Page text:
Normal is not what I do best. Thus my end-of-year top-ten list will be anything but. For starters, it’s not ten items. Instead, this is a peek inside my brain, where cooking and reading and small creatures in the night all crawl about, mingling and mixing into a delightful stew of tasty tidbits. It’s December, and while I’m more likely to look forward to the next year than backwards on the last, here’s a few things that stuck in my maw, reminding me why the life of good eating is so wonderful.
Best non-cookbook: Grant Achatz’s Life, on the Line
This is not the best written book ever, with somewhat amateurish writing further compounded by confusing narrator shifts and abrupt jumps. It’s not for those seeking the secrets to Alinea’s fabulous food. There are no recipes and only a skimming vision into the inspiration behind the culinary artistry of Achatz. Simply Achatz’s autobiography, co-told by his restaurant partner, offers the most compelling story, the most fascinating inside glimpse to the path from Midwestern school kid and average teenage dirtbag to one of the world’s top chefs. With a quick pause for quasi-terminal tongue cancer in the middle.
Best New Restaurant in Seattle: Mike Easton’s Il Corvo
As I have written before, Il Corvo is a diamond in the rough. That diamond, the treasure, being beautiful handmade pastas served in simple, reasonably priced portions from the stairs of the Pike Place Hillclimb. The rough is the tourist jungle of Pike Place. In a part of town where the fastest path to big business is a flashy sign and a big view, Il Corvo’s got neither. Barely visible from inside a gelato stand, the best view in the shop is not outward, onto the concrete stairs, but inward, over the marble pasta-making surface-cum-communal table, chatting with Mike Easton over the counter. It’s with this view you’ll catch a glimpse into the mind of a passionate pasta-man, charcuterie aficionado, and occasional amaro-maker.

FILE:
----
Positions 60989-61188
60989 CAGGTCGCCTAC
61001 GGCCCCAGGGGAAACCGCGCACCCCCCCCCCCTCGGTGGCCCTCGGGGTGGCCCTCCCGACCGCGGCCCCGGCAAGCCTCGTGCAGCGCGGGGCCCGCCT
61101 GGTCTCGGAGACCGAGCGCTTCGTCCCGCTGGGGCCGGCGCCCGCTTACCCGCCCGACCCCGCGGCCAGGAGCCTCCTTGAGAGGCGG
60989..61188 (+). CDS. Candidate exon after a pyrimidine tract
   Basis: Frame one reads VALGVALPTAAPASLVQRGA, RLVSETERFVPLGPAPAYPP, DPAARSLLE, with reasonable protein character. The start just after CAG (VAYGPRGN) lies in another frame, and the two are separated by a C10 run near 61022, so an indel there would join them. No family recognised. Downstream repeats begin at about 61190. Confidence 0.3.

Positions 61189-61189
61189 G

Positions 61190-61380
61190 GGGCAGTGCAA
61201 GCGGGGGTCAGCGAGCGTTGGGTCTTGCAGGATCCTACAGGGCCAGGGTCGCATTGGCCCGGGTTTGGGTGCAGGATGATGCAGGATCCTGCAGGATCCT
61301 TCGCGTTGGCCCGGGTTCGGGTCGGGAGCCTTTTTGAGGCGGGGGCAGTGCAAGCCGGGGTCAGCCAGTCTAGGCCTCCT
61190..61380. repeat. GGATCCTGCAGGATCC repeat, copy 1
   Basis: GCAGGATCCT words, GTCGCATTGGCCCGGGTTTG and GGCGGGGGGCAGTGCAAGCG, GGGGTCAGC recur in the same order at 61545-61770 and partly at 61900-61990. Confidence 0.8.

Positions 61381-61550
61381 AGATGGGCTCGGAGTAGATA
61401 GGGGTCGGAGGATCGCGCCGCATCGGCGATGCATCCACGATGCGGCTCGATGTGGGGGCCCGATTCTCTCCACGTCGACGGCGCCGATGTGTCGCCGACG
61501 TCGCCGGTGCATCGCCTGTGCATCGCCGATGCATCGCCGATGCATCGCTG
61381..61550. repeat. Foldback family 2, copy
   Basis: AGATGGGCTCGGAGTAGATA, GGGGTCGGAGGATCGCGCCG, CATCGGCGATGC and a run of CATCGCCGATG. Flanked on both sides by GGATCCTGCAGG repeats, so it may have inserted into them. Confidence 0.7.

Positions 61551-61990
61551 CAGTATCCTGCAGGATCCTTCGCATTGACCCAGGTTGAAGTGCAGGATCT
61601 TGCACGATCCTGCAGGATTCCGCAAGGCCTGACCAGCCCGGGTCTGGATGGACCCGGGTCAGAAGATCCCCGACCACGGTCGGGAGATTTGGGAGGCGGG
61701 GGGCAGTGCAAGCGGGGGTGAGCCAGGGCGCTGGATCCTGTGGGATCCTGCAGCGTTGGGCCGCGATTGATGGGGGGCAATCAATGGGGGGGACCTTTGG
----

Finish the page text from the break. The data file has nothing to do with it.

Whether I was eating them alone in a gas station near the New Orleans airport or chowing down with family and friends here in Seattle, this was the year of the crawfish for me. Yes, they’re old hat for southerners, but for this Northwest girl, these are the things dreams are made of. Crawfish dreams had me driving across town for meals at the Crawfish King. Crawfish dreams had me buying crawfishing gear to dredge my own up off the bottom of Lake Washington. Most of all crawfish dreams keep me booking flights back to New Orleans, where the mudbugs are the most succulent and celebrated. I’m already counting down the days until March–the beginning of crawfish season and my next jaunt to the big easy.
Best Meal: Izote, in Mexico City
It’s hard to believe that a meal that costs $125 for two people is worth it in a town where your could just as easily pay $1.25 for a ten-sigh taco. Yet, something told me I should believe Cristina, of the blog Mexico Cooks, as she implored me to try it. When we finished the meal, I couldn’t believe how cheap it was.
When the waiter set down the amuse bouche, I translated for Brett without thinking too hard, ‘little corn cakes filled with shellfish mousse and sprinkled with shrimp dust.’ I giggled at the end. Shrimp dust? A bit over the top, no? And then I bit in. I did not doubt another move throughout the meal, downing roasted baby goat fried tacos on sticks and tamales so light and fluffy they had air bubbles for which a Parisian baguette would kill. Mexico City is a killer dining city on any budget, but if you can only squeeze in one high-end meal, this one makes it worth saving your pennies.